The other day, I did something I haven’t done in a little while: I bought bread.
I bought two kaiser buns from the grocery store. I had burgers on the menu, and I thought I might have time to make my own buns, but I didn’t. So I bought some.
We ended up eating something else for dinner, so we noshed on the store bought buns as a snack the next day. “These are terrible,” said Cedric.
He was right. They were terrible – dry and flavourless on the inside, pale and forgettable on the outside. I’ve been making homemade bread for over a month now, and I fear I may have accidentally turned us into bread snobs. Or worse – bread monsters.
Now, I know that kaisers aren’t the most exciting of breads. Was it the fact that it was store-bought that made it blah – or was being blah a characteristic of a kaiser? You know where this is going.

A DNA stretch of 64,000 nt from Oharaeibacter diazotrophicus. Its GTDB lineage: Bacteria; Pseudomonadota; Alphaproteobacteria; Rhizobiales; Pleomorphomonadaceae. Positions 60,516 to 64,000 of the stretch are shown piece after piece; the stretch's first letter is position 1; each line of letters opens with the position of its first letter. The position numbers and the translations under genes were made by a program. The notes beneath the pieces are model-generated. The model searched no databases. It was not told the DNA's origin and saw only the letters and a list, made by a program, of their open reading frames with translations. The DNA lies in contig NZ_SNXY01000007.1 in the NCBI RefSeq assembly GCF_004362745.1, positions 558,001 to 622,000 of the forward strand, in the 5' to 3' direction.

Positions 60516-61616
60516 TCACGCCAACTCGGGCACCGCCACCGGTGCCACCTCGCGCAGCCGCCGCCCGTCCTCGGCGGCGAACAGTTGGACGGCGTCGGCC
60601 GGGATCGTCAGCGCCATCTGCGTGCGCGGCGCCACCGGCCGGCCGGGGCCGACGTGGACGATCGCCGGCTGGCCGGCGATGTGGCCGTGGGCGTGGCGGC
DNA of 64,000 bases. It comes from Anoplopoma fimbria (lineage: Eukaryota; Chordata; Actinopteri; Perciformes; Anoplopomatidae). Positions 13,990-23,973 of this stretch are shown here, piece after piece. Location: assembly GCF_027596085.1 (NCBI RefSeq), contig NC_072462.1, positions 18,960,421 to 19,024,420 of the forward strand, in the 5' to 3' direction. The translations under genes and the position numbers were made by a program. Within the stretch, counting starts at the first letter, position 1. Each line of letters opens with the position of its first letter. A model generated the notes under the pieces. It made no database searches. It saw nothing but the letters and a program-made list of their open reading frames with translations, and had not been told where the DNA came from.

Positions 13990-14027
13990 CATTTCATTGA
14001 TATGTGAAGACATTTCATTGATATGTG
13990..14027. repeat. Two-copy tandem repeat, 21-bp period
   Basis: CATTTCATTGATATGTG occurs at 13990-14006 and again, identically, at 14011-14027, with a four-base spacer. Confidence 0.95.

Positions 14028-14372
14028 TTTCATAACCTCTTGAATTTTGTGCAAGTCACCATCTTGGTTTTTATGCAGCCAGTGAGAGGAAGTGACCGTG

Yes, I made my own kaisers. They are tender with a hint of saltiness and a little heartiness. They have a little weight in the mouth – a little bounce when chewed, if you will.
I haven’t had a lot of experience making dinner roll type of breads. These don’t seem as exciting as some of the more rustic or savoury recipes in the Bread Illustrated cookbook, and frankly, dinner rolls aren’t a staple in our meals. But I’ve come to appreciate the simplicity in these little guys. They don’t have much to hide behind – no crispy crust or punchy ingredients. What you see is what you get.
Baking kaisers is pretty straightforward, and – bonus – it takes less than five hours. I didn’t pull out the tape measure for this one, so my kaisers aren’t exactly uniform in size, but I had a good time tying and twisting the dough into knots.
I think it was a little warm in our house on the day I baked the kaisers. The dough was puffy and stretchy and extremely easy to work with. One step called for knotting the dough ropes, then letting them rise for 30 minutes to an hour. By the time I’d finished tying the 12th and final roll, the first one had already nearly doubled in size.
So there you have it – it’s not the most glamorous of breads, but it’s another one to add to the ole repertoire.